Manny’s Cafe, a civic engagement space in San Francisco’s Mission District, has been facing an onslaught of protest.
Manny Yekutiel, the space’s owner, is the gay son of an Afghan refugee. He opened the doorsto the community space in November 2016. Since then, it’s been a hub for cultural and intellectual discourse. It has been a host to speakers from many social justice causes, including Black Lives Matter. Visitors are also welcome to peruse the space’s bookstore for titles from authors like Ta-Nehisi Coates and Howard Zinn. The food at the space is prepared daily by Farming Hope, a non-profit employing the homeless.
Still, this hasn’t stopped a San Francisco-based advocacy group The Lucy Parsons Project from demonizing the space. The group meets every Wednesday since December to protest Manny’s. The reasoning? Manny Yekutiel is a ‘Zionist gentrifier.’
The group’s signs include slogans like ‘Zionists out of the Mission,’ ‘Free Palestine,’ ‘Manny’s = homelessness,’ and more.
The Lucy Parsons Project describes themselves as a ‘radical black queer direct action group fighting anti-blackness in the Bay Area.’
This group has called on the public to ‘boycott Manny’s and its “woke-washing” of the Mission.’
In a letter to the media, the group said, ‘the proprietor of Manny’s, Emmanuel Yekutiel, has unequivocally espoused racist, Zionist, pro-Israel ideals that we will not tolerate or accept in our community. We will not tolerate gentrifiers and Zionists attempts at invading and destroying our community through “woke-washing!”’
In Manny’s own words
‘I worked on both the Obama and Clinton campaigns and, after 2016, was struck by the thirst for civic engagement. Here was a citizenry, with their hands raised, looking for a starting place for action and unsure of how to begin — that’s what 2016 inspired. Seeing this problem, I gathered a community to build a physical civic events space called Manny’s at the corner of 16th and Valencia streets in San Francisco,’ Yekutiel wrote in a recent op-ed in the San Francisco Chronicle.
‘We’ve had elected officials and advocates in the space, artists and poets and change-makers coming in to teach and to learn. The space is fulfilling a real need.’
‘Amid this remarkable coming-together of people from all walks of life, there also have been fringe activists who’ve gained an outsized voice demonizing Manny’s online. The far-right has attacked the business and me when they’ve disapproved of a guest speaker. The alt-left has pushed vitriolic lies and hatred on social media. Claims such as the space is a Zionist takeover of the Mission has emboldened people to walk in off the street and demand to know if the owner is Jewish.’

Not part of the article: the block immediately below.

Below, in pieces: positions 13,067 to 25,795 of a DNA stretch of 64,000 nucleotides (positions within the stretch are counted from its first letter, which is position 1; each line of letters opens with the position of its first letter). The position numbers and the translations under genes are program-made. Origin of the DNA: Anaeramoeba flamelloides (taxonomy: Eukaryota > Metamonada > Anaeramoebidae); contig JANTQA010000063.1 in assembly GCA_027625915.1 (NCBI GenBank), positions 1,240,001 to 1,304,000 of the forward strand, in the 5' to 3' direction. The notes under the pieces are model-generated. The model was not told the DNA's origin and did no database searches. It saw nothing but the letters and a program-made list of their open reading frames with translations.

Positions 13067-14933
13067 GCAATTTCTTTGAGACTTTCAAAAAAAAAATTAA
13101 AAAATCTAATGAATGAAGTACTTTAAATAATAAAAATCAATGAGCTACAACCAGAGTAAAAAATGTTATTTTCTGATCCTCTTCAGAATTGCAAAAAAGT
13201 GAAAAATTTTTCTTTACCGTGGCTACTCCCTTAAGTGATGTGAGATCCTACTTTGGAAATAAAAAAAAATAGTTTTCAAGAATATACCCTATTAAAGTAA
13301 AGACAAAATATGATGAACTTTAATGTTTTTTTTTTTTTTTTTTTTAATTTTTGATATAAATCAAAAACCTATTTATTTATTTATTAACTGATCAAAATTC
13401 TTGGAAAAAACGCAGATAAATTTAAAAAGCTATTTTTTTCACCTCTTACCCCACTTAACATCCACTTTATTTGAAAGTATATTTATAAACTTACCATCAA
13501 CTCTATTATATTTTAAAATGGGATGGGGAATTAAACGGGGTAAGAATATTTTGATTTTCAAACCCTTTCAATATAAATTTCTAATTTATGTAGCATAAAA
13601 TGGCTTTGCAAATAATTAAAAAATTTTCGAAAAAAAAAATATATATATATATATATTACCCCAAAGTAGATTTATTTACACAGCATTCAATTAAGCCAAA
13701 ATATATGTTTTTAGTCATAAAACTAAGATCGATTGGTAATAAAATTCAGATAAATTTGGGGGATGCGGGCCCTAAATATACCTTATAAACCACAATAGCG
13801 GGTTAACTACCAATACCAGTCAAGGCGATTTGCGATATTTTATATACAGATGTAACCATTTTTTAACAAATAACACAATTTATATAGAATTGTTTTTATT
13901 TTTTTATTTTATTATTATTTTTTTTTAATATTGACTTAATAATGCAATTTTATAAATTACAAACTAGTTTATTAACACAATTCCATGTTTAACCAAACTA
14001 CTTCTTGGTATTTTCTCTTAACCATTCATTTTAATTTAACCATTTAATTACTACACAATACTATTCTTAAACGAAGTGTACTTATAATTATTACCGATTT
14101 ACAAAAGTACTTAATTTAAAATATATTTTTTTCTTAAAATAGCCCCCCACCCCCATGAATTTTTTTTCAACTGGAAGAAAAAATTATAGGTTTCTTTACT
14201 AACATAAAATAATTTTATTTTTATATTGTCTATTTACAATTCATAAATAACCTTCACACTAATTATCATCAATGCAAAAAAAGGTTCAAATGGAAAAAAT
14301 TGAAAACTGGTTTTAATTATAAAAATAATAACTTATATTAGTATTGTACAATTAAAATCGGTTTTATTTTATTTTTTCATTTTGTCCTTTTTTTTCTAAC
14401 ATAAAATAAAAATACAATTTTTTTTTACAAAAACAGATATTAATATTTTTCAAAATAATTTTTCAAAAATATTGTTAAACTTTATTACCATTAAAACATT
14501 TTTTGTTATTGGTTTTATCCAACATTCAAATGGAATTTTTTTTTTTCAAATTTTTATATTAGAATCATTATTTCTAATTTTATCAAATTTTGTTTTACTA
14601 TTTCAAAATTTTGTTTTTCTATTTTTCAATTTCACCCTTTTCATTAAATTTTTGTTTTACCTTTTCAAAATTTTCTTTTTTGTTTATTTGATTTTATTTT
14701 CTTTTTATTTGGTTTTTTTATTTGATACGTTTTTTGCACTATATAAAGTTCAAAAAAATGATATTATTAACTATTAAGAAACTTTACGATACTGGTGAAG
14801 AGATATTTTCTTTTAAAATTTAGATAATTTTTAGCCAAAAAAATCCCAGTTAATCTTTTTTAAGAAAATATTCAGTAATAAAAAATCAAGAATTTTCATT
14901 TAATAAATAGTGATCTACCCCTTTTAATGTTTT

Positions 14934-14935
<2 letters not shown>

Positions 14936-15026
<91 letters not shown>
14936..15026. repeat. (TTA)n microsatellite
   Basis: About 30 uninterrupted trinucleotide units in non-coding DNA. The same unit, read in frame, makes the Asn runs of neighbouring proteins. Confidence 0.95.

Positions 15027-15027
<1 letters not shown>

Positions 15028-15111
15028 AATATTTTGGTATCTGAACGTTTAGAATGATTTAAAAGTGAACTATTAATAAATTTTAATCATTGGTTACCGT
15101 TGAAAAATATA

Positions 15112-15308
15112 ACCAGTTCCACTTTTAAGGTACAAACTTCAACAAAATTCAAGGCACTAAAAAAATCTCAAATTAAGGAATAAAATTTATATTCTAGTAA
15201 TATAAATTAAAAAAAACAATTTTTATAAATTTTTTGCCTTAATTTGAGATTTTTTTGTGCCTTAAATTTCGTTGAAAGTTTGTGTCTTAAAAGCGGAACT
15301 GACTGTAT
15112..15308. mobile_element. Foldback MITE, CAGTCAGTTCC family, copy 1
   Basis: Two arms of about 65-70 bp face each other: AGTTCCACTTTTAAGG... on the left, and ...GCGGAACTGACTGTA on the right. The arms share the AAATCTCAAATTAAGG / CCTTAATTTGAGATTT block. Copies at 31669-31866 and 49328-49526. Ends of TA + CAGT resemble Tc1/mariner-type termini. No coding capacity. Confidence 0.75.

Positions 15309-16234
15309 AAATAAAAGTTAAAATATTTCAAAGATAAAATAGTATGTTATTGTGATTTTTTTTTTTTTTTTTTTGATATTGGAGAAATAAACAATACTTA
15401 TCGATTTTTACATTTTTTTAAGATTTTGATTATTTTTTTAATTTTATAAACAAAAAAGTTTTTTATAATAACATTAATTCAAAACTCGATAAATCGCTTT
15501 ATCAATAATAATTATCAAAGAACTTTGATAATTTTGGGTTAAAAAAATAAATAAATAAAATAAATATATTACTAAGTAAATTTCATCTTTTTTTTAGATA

‘The building has been vandalized with anti-Semitic graffiti [and] is the target of weekly protests. The business has been ideologically extorted: tell us if you’re a Zionist so we can try to drive you out of business. Given the mission of Manny’s, we have invited these individuals into the space for dialogue, but their goal is to shut down discourse, not engage in it.’
‘I’m a religious Jew and proud of it. My father escaped persecution in Afghanistan and journeyed, partly on foot, to Israel to reunite with family who had previously escaped oppression and found safety there. My little sister was almost blown up by a suicide bomber at a bus stop in Jerusalem,’ Yekutiel explains.
‘As a liberal American Jew, I have complicated feelings about Israel. I do not support everything that its government does (nor everything our American government does). Israel and the United States have provided my family with safety when other countries haven’t. But that doesn’t mean I support the ending of innocent life. My hope for the Israeli and Palestinian people is to soon live in peace with mutual recognition in sovereign and safe borders. This complex issue is a perfect example of the need for high-quality discourse.’
‘What bonds ideological absolutists on the left and the right is precisely what inspired the building of this new space — the opportunity to reverse corrosive incivility and to have vibrant discussion about complicated subjects,’ he says. ‘The ugliness of online discourse has made people hungry for the constructive in-person dialogue we are fostering at Manny’s.’
Manny Yekutiel is not the only liberal LGBTI Jew who has faced backlash due to assumed support of Israel. In 2017, Jewish lesbians were asked to leave the Chicago Dyke March because they had a Star of David on their Pride flag. The organizers deemed them ‘Zionist’ and thus unwelcome. Wendy Sue Biegeleisen, one of the founders of Dyke March, called the action anti-Semitic.